Domestic Australian competition a reality if Super Rugby proves untenable

Rugby Australia [RA] has communicated the "extreme pressure" its financial security is under amid the coronavirus pandemic while also confirming that a domestic Australian competition may serve as a replacement for Super Rugby should it be deemed untenable moving forward.

RA chief executive Raelene Castle addressed the media on Tuesday afternoon, saying Super Rugby steward SANZAAR was doing its best to find a workable solution for the remainder of the 2020 competition.

Given the border restrictions put in place first by the New Zealand- and then the Australian Government, SANZAAR was left with no choice but to suspend Super Rugby for the "foreseeable future" late on Saturday night [AEDT].

Castle said she hoped a resolution could be reached in the coming days and confirmed that all of Australia's Super Rugby players continued to train to ensure they would be ready to return at the earliest possible juncture.

"There are significant commercial considerations and we are looking at various options for the remainder of the season to continue to deliver content for our broadcasters," Castle said. "There are a number of options being discussed but certainly there are considerations for domestic competitions amongst those scenarios.

"Wherever we land, the competition has to have meaning for fans and that is one of the guiding principles we are talking about within this process."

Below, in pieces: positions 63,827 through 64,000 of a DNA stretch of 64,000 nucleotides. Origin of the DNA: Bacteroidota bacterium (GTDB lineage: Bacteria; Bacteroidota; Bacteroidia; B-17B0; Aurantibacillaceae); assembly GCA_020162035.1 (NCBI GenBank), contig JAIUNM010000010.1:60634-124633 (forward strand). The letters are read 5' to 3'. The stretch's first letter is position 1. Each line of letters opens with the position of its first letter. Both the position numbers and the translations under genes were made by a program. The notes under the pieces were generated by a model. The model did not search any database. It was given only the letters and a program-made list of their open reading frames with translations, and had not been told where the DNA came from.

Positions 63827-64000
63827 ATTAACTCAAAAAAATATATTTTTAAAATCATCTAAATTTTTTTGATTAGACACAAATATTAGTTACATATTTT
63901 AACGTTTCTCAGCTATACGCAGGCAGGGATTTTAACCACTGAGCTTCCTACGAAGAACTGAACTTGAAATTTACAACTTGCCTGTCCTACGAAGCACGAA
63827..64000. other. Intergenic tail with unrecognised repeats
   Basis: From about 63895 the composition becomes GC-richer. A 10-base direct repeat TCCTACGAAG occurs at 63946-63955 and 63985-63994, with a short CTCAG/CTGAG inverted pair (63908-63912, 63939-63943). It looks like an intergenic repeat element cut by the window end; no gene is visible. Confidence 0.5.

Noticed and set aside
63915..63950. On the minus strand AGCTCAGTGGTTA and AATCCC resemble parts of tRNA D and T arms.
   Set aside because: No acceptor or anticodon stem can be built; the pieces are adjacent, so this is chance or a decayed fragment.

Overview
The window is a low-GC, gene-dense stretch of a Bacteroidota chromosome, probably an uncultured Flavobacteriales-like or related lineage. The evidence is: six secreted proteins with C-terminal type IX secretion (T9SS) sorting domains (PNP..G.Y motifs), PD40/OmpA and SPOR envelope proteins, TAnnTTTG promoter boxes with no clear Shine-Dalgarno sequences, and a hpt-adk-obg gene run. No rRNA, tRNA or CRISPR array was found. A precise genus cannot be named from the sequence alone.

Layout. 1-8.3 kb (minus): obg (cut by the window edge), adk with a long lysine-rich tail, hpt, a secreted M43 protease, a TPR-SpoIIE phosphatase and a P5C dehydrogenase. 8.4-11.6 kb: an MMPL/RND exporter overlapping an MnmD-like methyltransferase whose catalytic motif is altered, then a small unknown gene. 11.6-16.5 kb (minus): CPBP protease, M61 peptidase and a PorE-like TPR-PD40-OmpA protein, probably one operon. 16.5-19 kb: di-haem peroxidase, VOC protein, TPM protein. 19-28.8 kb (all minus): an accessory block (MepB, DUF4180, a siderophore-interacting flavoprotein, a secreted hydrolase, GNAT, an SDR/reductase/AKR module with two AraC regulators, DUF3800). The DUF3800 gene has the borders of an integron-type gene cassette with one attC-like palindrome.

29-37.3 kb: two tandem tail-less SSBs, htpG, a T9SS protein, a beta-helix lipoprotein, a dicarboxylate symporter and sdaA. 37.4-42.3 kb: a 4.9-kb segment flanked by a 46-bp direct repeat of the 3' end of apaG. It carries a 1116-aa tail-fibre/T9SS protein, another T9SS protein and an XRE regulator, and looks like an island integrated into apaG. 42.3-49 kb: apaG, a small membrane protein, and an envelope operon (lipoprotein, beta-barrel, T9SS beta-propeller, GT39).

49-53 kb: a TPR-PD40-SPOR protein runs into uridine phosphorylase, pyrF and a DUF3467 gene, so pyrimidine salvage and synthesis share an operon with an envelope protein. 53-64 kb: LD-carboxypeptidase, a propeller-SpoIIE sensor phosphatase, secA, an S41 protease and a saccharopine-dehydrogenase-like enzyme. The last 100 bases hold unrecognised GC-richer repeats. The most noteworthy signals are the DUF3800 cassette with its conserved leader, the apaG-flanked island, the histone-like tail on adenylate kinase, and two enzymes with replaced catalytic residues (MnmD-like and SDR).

Castle said that SANZAAR and its four member unions were working through models that took the competition's first seven rounds into consideration and gave it the best possible chance of a workable playoffs format.

She acknowledged that that may in fact prove too problematic, which is why a domestic Australian competition -- one that could also see the return of the Western Force after the suspension of Global Rapid Rugby -- had been at the forefront of RA's discussions.

"That is obviously one of the scenarios that we're looking at because of the fact that travel restrictions mean that cross-border competition now doesn't seem realistic, so domestic obviously leads the conversation.

"But that's all the work that we're doing and we expect that we'd be able to communicate on that in the coming days."

Castle also took the opportunity to reach out to the Australian Government -- though not as directly as NRL chief executive Peter V'Landys -- and raise the plight of RA's financial position amid the coronavirus pandemic and its implications moving forward.

The timing of the pandemic could not be any worse for RA with the governing body in the middle of negotiations for its next five-year broadcast cycle.

Castle revealed those discussions had been suspended as she called on the Australian Government to remember the game's place in the nation's sporting psyche.

"In relation to the financial position of Rugby Australia, the impact of government decisions to contain the coronavirus has seen Rugby Australia impacted in ways we could never have imagined," she said.

"We support these decisions as the health and wellbeing of Australians must come first. However, any ongoing restrictions will place extreme pressure on Rugby Australia's finances.

"We are obviously not the only sport in this country facing these challenges in the current environment. As a sport, we have opened communications with the government to flag these significant concerns across all levels of our game.

"We understand that this issue is much bigger than rugby and bigger than sport, and respect where we sit in the picture of what our government is dealing with at this current time."